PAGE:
Building confidence is key to student success

  • Palatine High School teacher Seju Jain said her experience having to learn English after arriving in the U.S. as a child drew her to a career teaching others. "I know first-hand how difficult it is to learn a new language and culture," she said.

      Palatine High School teacher Seju Jain said her experience having to learn English after arriving in the U.S. as a child drew her to a career teaching others. "I know first-hand how difficult it is to learn a new language and culture," she said. Bob Chwedyk | Staff Photographer

  • Seju Jain, who teaches English as a Second Language at Palatine High School, said part of her job is to reach out to her students' families and help them navigate the American education system.

      Seju Jain, who teaches English as a Second Language at Palatine High School, said part of her job is to reach out to her students' families and help them navigate the American education system. Bob Chwedyk | Staff Photographer

  • Palatine High School teacher Seju Jain says she measures success not only by her students' grades, but in the self-confidence they build to tackle challenging subjects and participate in the school community.

      Palatine High School teacher Seju Jain says she measures success not only by her students' grades, but in the self-confidence they build to tackle challenging subjects and participate in the school community. Bob Chwedyk | Staff Photographer

 
Daily Herald report
Posted12/12/2016 6:00 AM

Seju Jain teaches in an English as a Second Language classroom at Palatine High School, where she's been for all 18 years of her teaching career.

She has been National Board certified since 2005 and holds two master's degrees: one in curriculum and instruction from the University of Illinois at Chicago and one as a reading specialist from Roosevelt University.

                                                                                                                                                                                                                       
 

She is currently working on her third master's in Instructional Leadership from Roosevelt.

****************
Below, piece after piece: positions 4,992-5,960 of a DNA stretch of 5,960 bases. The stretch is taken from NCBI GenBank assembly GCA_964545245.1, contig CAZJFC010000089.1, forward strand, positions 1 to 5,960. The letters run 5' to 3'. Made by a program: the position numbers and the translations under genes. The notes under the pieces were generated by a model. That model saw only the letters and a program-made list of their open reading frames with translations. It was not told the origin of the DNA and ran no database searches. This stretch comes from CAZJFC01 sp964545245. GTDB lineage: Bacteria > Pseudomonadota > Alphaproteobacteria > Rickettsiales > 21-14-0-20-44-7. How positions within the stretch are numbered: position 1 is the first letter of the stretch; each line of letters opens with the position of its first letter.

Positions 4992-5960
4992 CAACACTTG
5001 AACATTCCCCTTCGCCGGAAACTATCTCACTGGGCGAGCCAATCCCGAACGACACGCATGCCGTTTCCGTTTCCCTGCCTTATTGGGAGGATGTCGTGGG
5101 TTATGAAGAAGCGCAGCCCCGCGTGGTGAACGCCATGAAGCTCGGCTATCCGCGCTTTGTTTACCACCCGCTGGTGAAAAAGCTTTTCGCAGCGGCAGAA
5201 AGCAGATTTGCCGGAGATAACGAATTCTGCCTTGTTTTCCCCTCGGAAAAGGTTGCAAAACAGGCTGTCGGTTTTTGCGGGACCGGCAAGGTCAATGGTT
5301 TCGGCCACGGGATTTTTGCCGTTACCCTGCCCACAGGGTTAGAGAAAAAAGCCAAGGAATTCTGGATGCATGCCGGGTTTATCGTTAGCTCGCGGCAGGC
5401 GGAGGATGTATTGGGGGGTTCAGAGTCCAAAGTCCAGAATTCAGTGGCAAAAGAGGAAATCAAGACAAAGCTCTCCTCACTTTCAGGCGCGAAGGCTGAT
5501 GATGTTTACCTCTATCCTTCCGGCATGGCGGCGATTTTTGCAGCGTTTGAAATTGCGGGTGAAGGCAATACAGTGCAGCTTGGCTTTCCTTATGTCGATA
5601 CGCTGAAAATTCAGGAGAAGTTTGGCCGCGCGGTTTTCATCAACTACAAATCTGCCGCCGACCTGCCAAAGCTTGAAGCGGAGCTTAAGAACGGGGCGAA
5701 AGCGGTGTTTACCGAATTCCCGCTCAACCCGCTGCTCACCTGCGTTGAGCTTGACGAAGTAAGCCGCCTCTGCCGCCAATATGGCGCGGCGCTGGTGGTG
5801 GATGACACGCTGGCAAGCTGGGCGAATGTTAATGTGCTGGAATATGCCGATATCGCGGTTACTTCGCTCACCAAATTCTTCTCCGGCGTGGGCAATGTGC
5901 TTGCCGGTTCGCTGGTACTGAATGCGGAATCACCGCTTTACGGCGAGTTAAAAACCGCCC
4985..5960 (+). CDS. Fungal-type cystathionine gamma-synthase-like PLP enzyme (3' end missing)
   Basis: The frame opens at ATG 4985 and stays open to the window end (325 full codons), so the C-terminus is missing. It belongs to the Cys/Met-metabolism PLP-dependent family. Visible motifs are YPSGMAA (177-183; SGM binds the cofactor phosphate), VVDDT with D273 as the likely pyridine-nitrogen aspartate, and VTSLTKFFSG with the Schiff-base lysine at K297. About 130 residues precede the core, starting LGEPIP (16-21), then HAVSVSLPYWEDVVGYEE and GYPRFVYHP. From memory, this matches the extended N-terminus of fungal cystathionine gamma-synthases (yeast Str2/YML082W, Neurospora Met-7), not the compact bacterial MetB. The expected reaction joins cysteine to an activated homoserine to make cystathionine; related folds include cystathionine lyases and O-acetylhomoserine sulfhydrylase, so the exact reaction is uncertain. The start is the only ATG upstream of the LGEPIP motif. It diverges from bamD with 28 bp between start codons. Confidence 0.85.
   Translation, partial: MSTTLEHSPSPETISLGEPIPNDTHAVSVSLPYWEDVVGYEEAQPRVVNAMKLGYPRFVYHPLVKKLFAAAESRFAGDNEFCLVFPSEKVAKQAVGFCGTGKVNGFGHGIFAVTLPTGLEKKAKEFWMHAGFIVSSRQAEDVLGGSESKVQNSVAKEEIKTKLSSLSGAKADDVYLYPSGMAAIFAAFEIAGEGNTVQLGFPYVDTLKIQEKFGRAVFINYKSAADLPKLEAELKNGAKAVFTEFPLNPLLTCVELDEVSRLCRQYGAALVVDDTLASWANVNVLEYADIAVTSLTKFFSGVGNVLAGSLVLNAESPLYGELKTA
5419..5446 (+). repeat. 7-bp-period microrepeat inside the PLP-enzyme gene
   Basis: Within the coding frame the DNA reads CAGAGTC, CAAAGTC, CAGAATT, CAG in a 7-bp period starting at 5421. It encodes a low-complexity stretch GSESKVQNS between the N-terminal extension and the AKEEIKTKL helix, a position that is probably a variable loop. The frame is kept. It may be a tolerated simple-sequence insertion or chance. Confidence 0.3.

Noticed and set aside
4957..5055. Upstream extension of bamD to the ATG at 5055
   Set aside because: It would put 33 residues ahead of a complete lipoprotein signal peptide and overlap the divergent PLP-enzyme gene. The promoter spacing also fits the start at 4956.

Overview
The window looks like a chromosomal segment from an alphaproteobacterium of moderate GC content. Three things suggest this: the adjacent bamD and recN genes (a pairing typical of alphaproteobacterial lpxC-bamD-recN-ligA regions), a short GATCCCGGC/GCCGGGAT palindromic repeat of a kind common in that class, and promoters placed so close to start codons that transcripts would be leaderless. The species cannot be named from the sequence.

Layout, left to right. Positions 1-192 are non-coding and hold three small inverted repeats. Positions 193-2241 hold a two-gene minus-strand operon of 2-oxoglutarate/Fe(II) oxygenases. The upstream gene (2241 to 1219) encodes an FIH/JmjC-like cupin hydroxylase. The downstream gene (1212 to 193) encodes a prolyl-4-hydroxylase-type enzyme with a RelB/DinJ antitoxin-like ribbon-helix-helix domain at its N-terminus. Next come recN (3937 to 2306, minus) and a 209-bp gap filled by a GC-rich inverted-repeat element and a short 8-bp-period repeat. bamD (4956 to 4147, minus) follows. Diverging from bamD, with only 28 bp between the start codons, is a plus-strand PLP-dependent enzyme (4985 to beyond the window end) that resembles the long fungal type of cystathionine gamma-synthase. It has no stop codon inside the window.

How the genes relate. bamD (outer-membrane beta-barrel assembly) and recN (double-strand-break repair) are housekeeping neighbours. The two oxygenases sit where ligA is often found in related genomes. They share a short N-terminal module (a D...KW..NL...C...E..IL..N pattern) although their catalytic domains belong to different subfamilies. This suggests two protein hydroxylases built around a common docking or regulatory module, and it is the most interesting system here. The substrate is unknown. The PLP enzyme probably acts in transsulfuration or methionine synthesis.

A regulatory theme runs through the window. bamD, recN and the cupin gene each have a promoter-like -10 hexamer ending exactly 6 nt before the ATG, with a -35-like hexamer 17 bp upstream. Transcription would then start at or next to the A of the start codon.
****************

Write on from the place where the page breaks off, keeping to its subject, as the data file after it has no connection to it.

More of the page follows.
Q. What led you to teach in an English as a Second Language classroom?

A. When I was in college, I fell in love with literature. That is when I knew I wanted to be a teacher who could help all students have access to literature.

When I came to the U.S. as a child, I did not speak any English. As a result, I know first-hand how difficult it is to learn a new language and culture. My past and present came together for me in college and made me realize that I wanted to work with language learners.

While in undergrad, I volunteered as an ESL tutor working with adults wanting to learn how to read and write in English. While getting my master's, I worked in a program for inner-city students to help prepare them for college in an Upwards Bound program. Each experience helped me to deepen my passion for teaching and learning.

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Q. What's your philosophy in teaching ESL?

A. I believe that learning works from an additive prospective. All students bring a wealth of culture and linguistic knowledge that can be tapped to promote language learning and academic success.

I learn from my students every day, and I want them to learn from one another as well.

Q. What are some of the challenges you face in an ESL classroom that your colleagues in other classrooms don't contend with?

A. I think all teachers face similar challenges. However, one aspect that is a little unique to ESL students is the amount of background knowledge that I need to build to help students have access to academic material.

ESL students and their families also need help in navigating the American educational system. For instance, many families need help in understanding the grading system, graduation requirements, school and community resources. Part of my job is to not only help my ESL students gain language proficiency, but to support their families so that students can achieve their educational goals.

                                                                                                                                                                                                                       
 

Q. How do you measure success beyond grades? Is it moving students into mainstream classes?

A. I measure success by how confident students feel in their ability to achieve their goals. Grades are important, but I believe the belief a student has in his/her own ability to achieve their dreams is far more indicative of their future success.

An ESL student can take 5-8 years to gain academic proficiency in English. It is their unfailing belief in themselves that will ultimately determine how successful they are in their future goals. I also measure success by grades, level of involvement to school activities/sports, and contribution to school community.

If a student is willing to take on challenging courses and wants to persevere, and developing hobbies/interests/talents, and finding ways to give back to the school community, then I feel that such a student has achieved the highest level of success.

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